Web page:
Kneeling on a mound of dirt, trowel in hand, Smithsonian fossil preparator Steve Jabo carefully removed the excess earth that surrounded an unidentifiable dinosaur bone.
"You don't want to just start plunging through it with big shovels," he said while he worked under a green tent Wednesday, Sept. 21 at the Laurel Dinosaur Park, 13201 MidAtlantic Blvd., to remove the object that had been exposed following this month's heavy rainfall.
After an hour, Jabo was still slowly digging and little by little the bone became more and more visible to the small crowd of observers huddled around the tent.
"It's kind of slow going through this muck," Jabo said.
Dave Hacker, the dinosaur park volunteer who found the bone and thought it may have been a limb, watched patiently.
"There's no limb going down in further," Jabo said as he reached the bottom side of the bone, nearly two hours after he started digging. "We don't see any broken bone surface."
With a half-smile and not much disappointment written on his face, Hacker said: "I wish it was 6 feet long."
"It might not look like much now, but it could be very interesting," Jabo responded.
The bone turned out to be less than a foot in length, weighing about three or four pounds, Jabo guessed.
Preparators (paleontologists who remove and stabilize found fossils for study or exhibition) believe the bone is a toe or a claw because the surface is solid and smooth all around. Because the fossil does not have a broken edge, preparators do not think it is a piece of a larger bone.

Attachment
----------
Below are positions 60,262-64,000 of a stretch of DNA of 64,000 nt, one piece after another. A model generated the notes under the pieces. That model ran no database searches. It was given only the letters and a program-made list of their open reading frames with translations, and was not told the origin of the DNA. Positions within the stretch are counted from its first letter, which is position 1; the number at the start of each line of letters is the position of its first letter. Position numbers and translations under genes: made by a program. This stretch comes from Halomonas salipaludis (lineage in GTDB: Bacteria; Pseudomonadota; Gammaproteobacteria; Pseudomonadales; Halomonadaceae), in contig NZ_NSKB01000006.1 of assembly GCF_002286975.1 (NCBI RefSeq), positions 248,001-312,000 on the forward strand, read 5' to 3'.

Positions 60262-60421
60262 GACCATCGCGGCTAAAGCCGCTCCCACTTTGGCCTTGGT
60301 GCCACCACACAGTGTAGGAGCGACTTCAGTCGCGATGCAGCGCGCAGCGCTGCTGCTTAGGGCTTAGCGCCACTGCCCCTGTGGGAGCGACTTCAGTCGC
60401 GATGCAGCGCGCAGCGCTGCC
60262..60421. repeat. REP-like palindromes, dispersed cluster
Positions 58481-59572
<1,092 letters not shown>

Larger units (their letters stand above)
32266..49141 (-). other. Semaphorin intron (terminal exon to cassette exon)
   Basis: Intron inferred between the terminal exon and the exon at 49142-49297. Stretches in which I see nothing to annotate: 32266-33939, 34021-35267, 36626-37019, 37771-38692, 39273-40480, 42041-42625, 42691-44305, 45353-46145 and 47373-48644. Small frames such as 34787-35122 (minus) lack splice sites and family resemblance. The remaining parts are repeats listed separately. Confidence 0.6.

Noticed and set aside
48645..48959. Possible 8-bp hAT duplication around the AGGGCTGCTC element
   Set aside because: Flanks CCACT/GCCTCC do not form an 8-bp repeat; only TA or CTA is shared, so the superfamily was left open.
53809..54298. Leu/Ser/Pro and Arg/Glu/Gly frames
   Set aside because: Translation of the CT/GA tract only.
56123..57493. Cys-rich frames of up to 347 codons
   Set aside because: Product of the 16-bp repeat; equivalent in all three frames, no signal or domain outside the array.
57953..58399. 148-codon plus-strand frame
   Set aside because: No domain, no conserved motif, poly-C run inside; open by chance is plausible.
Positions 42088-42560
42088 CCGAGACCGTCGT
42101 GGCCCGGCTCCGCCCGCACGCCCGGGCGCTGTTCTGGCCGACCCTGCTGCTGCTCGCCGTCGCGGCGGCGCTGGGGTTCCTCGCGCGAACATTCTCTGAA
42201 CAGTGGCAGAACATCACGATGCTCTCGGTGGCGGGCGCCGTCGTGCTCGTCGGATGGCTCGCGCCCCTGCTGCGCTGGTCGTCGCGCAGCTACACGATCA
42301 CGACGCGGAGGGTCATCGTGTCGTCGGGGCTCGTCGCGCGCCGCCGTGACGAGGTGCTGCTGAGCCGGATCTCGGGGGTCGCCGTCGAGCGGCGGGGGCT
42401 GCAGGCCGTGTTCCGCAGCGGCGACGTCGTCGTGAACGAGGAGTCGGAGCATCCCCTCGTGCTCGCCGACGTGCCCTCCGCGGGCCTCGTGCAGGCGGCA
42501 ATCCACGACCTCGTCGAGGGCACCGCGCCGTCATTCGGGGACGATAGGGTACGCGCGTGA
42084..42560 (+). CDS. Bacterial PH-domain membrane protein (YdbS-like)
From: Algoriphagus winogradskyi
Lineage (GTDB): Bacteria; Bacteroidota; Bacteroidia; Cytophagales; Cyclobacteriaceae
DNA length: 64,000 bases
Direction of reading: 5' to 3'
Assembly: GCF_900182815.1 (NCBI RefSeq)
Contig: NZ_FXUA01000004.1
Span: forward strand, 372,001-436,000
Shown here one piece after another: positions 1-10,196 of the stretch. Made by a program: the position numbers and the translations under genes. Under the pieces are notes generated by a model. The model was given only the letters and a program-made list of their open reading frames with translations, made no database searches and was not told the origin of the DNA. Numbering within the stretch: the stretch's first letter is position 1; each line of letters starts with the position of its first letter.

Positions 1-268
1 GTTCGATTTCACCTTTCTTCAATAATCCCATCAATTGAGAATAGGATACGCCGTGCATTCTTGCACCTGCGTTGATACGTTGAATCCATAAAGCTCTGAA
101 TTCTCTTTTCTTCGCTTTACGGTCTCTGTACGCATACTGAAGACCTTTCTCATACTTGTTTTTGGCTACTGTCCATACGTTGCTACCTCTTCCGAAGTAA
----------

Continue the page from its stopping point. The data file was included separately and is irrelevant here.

Two days later, after taking the bone back to the Smithsonian's fossil lab, preparators still weren't sure what they found.
"It's starting to look like a toe bone, or a claw, for a big sauropod," Smithsonian preparator Pete Kroehler said Friday, Sept. 23. "That's just a guess right now."
He said they hope to know for sure what the bone is within the next week.
Rain helped expose bone
Hacker found the bone about two weeks ago after the heavy rain caused by Tropical Storm Lee.
"There was a lot of erosion from the storm," he said. "We probably had eight or nine inches up here."
Given that most discoveries at the park occur after rain storms, "it's really not surprising something washed out," Hacker said.
He said he knew he had found a bone and not a rock because of its light color.
Most of the items found at the park are small bone fragments or teeth, but there have been a few larger discoveries, Hacker said.
In 1991, a 4-foot-long section of what was believed to be a 6-foot-long sauropod femur was found at the site. On Sept. 10, 2006, Mike Styer found a 2-foot-long theropod tibia.
"That was the last one here that needed to be collected using this method," Hacker said of the 2006 find, which also required Smithsonian preparators to come to the site and carefully dig it out. "Most things, we can just pick them up off the ground."
Though there have only been a few large bones found at the site, it's still a unique attraction.
"A terrestrial fossil site like this on the East Coast is rare," Hacker said. "It's probably the most productive one that I know of."
Prince George's County Council District 1 representative Mary Lehman, who was at the site when the preparators dug up the bone, agreed that the dinosaur park is a great gem for Laurel.
"This is still one of those best-kept secrets," she said.
Lehman said she is working with District 23 state Sen. Douglas Peters to get bond funding for the dinosaur park, which is owned by Prince George's County Park and Planning. Part of Peters' district includes South Laurel.
The funding, she said, could be used to pay for infrastructure improvements, such as a canopy for shade or running water so fossil hunters can wash their hands.
Laurel Dinosaur Park is open to the public the first and third Saturdays of every month with free admission.